A Fact Sheet on “Advancing Racial Equity in Early Intervention and Preschool Special Education” was developed by the UNC Equity Research Action Coalition and the Early Childhood Technical Assistance (ECTA) Center at the Frank Porter Graham Child Development Institute at the University of North Carolina at Chapel Hill in partnership with the Division for Early Childhood (DEC) of the Council for Exceptional Children (CEC).
This fact sheet includes information about racial disparities and inequities for young children with a disability and questions for state and local leaders seeking to advance equity for all children with disabilities and their families. In addition, the fact sheet examines the intersection of disability with race and ethnicity, language, poverty level, and place.
The collaborative effort included over 15 researchers, technical assistance providers, and state early intervention and early childhood special education leaders. Dr. Micole Talley, Early Childhood Project Manager at the Georgia State University Center for Leadership in Disability (CLD) is one of the leaders who contributed to the fact sheet.
Dr. Talley oversees and coordinates several early childhood projects at CLD. In addition, she supports the development and evaluation of projects and professional development activities designed to improve program implementation, build the capacity of individuals serving young children with disabilities, and foster improved outcomes for those children. Before joining the CLD, Dr. Talley was Georgia’s IDEA 619 Coordinator for Preschool Special Education, with over twenty years of experience serving students in general and special education.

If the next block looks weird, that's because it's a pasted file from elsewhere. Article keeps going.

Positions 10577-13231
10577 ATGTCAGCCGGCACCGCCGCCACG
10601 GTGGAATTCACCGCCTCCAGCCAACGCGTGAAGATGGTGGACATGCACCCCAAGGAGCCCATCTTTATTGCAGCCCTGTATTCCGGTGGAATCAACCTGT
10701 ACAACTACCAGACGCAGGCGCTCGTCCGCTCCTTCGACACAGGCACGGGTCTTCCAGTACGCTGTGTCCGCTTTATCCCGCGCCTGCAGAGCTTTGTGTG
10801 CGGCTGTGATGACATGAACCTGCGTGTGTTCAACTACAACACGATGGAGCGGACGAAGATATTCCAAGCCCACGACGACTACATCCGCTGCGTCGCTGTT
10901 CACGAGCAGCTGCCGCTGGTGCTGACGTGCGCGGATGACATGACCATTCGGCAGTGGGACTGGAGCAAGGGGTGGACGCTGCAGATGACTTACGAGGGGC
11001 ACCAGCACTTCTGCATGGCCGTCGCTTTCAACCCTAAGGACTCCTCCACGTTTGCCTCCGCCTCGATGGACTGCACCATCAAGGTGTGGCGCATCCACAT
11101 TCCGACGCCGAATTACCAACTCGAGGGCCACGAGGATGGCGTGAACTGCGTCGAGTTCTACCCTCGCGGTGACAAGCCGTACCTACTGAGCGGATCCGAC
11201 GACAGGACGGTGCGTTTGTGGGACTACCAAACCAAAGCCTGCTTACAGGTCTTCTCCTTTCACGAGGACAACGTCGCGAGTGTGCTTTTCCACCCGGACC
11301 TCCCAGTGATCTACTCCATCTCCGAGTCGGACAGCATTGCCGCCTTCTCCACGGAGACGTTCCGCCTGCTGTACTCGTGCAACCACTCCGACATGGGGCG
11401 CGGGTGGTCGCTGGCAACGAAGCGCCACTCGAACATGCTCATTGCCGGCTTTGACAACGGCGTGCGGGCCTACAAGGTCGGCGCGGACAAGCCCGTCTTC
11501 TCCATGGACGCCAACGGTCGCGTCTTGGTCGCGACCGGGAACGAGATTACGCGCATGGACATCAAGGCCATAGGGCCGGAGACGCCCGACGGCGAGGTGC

“I hope that this resource will be used as a tool to support intentional actions by leaders to make sustainable systemic changes in early intervention and early childhood special education services that improve outcomes for children, “said Dr. Micole Talley. “The facts highlighted in this resource are supported by strong evidence indicating the immediate need for change. Individuals who serve young children with disabilities and make policies for those people must recognize that early childhood sets the foundation for a person’s entire life.”
Example areas of focus on the fact sheet include:
- Access to early intervention and early childhood special education for eligible children as a civil right provided under the federal Individuals with Disabilities Education Act (IDEA).
- Part B (ages 3–21) programs serve more Black and Hispanic children compared to other racial groups; however, there are racial differences in the disability categories under which they are deemed eligible.
- Racial disparities occur in the outcomes for individuals with disabilities, and these disparities start early.
- Children and families experience better outcomes when there is a racial/ethnic match with their educators.
- Racial disparities that exist in disciplinary practices negatively impact children’s learning opportunities.
The collaborators on this project would like the fact sheet to be shared broadly through higher education institutions, state agencies, school districts, and professional organizations.
Read the Fact Sheet: The Advancing Racial Equity in Early Intervention and Preschool Special Education